So I’ve been living with a little Flip Mono HD for the last week and a bit. It’s just the size of a candy bar phone, slips in your jacket pocket weighs only 3.3oz (around 95g) and can capture an hour of HD quality footage.
At the flick of a button on the side, the USB plug flips out from the top ready to download your video onto PC/Mac and recharge the built in battery. Being the latest model available in Europe (the US have just launched the Flip Ultra HD which I guess will hit these shores before Christmas) it comes with the latest simple editing software already on the internal drive – for both PC and Mac, so you can install without downloading.
Technically it’s capturing HD at 720p resolution, 30 frames per second, 16:9 widescreen (1280 x 720) onto it’s built in 4GB flash memory. The battery powers the unit for around two hours, and it takes three hours to fully recharge via USB.
I loved its handy form factor. It’s smaller and lighter than it’s main rival, the Kodak Zi6. From the point you hold in the power button, it’s ready to record inside a couple of seconds. The screen on the back is never going to be clear enough to check if an HD image is in focus! But it’s good enough to browse through clips and delete the dud ones.
Let’s look at a real life application. I used the Mino HD to capture footage at BarCamp Belfast.
Snippets of talks, voxpops with attendees and speakers, general background footage of the venue and surroundings. It coped well. It’s discrete enough that its presence isn’t as off-putting as a camcorder or professional broadcast camera.
I’d half expected that I'd be able to hook the Mino HD up to a computer with a USB extension lead to power it, and allow me to beat the two hour battery life. But no: once hooked up to a computer, it switches over to being a USB drive, and the camera function is disabled.
The audio it captured was of good quality (mono), but at a very low level. So you’ll have to boost the level in your editing software if combining with louder footage from other sources.
It’s a small, lightweight handheld (fingerheld) camera – so it wobbles. It doesn’t have built in image stabilisation, so unless you jam yourself against a wall, or mount the Mino HD on a camera tripod (it does have a standard tripod mount on the bottom) expect the pictures to be a little shaky. But packages like iMovie 09 can come to the rescue offering video stabilisation of imported clips.
The BarCamp Belfast video was shot entirely on the Flip Mino HD, and edited in the older iMovie HD. Nothing fancier required.
I was surprised when I paused the imported content just how sharp a still from a clip could be. I pointed the Flip out a train window on a sunny day in London and realised that I’d be able to use a still from the footage as a background image (at 1280 x 720 anyway). Good vibrant colour. If you pan around from a very bright scene to much darker scene, you’ll notice the white balance correcting and adjusting. And I was impressed with the quality of lower light shots.
To transfer the images off the camera and onto your computer, just plug it into a USB2 socket. The built in FlipShare software allows you transfer clips on and off the camera, trim clips and then sequence them, before adding a title and credit, and exporting the finished movie as a .MOV (H.264, AAC). It can upload directly to Youtube and MySpace, though doesn’t have the settings for Flickr yet! The software ran quite happily on my Atom-powered Dell Mini 9 (running XP) and Mac Mini. For more sophisticated productions, just import the clips into iMovie, Final Cut Pro, Pinnacle etc.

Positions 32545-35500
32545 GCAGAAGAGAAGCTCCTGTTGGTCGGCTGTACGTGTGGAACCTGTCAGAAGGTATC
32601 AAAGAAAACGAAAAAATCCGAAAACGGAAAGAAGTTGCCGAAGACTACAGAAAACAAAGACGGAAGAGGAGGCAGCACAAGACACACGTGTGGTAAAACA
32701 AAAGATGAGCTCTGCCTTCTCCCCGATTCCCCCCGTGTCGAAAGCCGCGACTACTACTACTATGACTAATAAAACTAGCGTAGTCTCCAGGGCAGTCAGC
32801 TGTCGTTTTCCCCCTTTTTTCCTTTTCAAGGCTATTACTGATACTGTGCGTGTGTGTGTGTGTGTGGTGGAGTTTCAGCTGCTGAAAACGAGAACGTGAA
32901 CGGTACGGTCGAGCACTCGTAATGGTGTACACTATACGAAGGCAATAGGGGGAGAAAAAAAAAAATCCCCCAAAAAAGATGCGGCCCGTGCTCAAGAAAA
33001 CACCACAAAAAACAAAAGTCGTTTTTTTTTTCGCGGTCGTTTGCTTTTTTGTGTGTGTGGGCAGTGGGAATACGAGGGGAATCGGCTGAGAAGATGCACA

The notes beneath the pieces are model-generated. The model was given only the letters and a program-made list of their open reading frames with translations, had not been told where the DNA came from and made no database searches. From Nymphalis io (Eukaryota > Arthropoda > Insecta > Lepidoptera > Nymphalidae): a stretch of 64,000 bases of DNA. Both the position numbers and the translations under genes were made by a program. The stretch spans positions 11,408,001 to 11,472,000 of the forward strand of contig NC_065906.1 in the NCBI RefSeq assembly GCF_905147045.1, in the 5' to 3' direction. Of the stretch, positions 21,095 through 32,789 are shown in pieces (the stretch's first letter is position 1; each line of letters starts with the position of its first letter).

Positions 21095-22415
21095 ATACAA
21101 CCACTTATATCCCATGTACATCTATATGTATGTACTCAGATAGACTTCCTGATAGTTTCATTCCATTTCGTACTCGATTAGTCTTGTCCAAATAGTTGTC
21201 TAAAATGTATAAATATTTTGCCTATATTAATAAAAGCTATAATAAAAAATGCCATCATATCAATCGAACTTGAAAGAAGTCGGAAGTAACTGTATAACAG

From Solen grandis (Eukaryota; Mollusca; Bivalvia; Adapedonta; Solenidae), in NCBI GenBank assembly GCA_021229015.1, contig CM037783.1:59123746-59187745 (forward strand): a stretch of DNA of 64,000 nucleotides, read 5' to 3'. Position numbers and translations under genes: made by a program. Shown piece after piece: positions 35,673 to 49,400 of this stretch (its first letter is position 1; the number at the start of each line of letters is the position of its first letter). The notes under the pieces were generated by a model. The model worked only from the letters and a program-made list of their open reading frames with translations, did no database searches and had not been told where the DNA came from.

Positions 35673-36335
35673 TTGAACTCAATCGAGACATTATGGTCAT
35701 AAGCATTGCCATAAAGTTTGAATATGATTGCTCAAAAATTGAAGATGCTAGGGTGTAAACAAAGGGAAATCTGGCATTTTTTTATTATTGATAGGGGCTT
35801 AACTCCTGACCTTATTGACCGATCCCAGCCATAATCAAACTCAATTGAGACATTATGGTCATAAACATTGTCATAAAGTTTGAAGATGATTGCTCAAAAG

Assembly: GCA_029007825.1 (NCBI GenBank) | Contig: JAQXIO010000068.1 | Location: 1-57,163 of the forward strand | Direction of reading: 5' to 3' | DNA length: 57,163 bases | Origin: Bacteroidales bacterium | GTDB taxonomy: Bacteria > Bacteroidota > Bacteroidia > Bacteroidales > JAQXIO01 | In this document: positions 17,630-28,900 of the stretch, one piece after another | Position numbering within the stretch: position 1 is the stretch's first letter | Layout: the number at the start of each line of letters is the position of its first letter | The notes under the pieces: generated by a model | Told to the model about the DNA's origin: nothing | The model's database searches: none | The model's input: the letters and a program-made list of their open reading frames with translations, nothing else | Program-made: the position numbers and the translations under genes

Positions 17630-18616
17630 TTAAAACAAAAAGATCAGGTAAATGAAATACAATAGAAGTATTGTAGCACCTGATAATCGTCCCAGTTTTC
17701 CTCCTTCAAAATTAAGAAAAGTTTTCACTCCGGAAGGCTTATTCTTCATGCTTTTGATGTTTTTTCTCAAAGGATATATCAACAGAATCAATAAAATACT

Part of me would love the Mino HD to boost its gain and capture audio at a louder level – or offer a jack to plug in an external mic. It takes a surprisingly long time to transfer footage off the Flip and onto your computer. Even using USB2, 1GB is a lot of storage to shift around. If pushed for time, popping out an SD card and replacing it with a fresh one would have been faster. Given that the camera recording HD, it’s a shame that the video out (cable supplied) is only a Component video feed.
But for most of the scenarios that you’d want to use a pocket sized HD camera ... you can live without those features.
It’s not really intended for shooting a feature film – though some enterprising filmmaker will try! It would be ideal for voxpopping – short head shots, no need for zoom and close enough to the subject to use the built-in mic and not get too much background nose. Would love to have a go in the summer with Tech Camp and send out one group with the normal shoulder-mounted DV camera, the other with a Flip, and then compare the results.
An hour of footage is normally plenty. And I quickly got used to the shake and the audio. Years ago, people took perfectly good photos with Kodak Brownie cameras. And today, it’s possible to capture excellent video footage with a Flip. While I found that it did reduce the number of photos I took, the size and usability of the Mino HD balanced out some of its constraints and downsides. Retailing for £169.99, it seems pretty good value.
Any bigger or any heavier, and I don’t think I’d carry it around! So for me the Kodak Zi6 and even the promised Ultra HD (with its AA batteries, stereo mic and two hours recording) would be too big and heavy for my pocket.
But for now, the Flip Mino HD is back in its box, wrapped up, and speeding back to London in a padded envelope. I’ve never owned a camcorder – no embarrassing home movies for Littl’un to worry about! – but I’d seriously think about getting a Flip. It appealed to my (normally well hidden) inner filmmaker.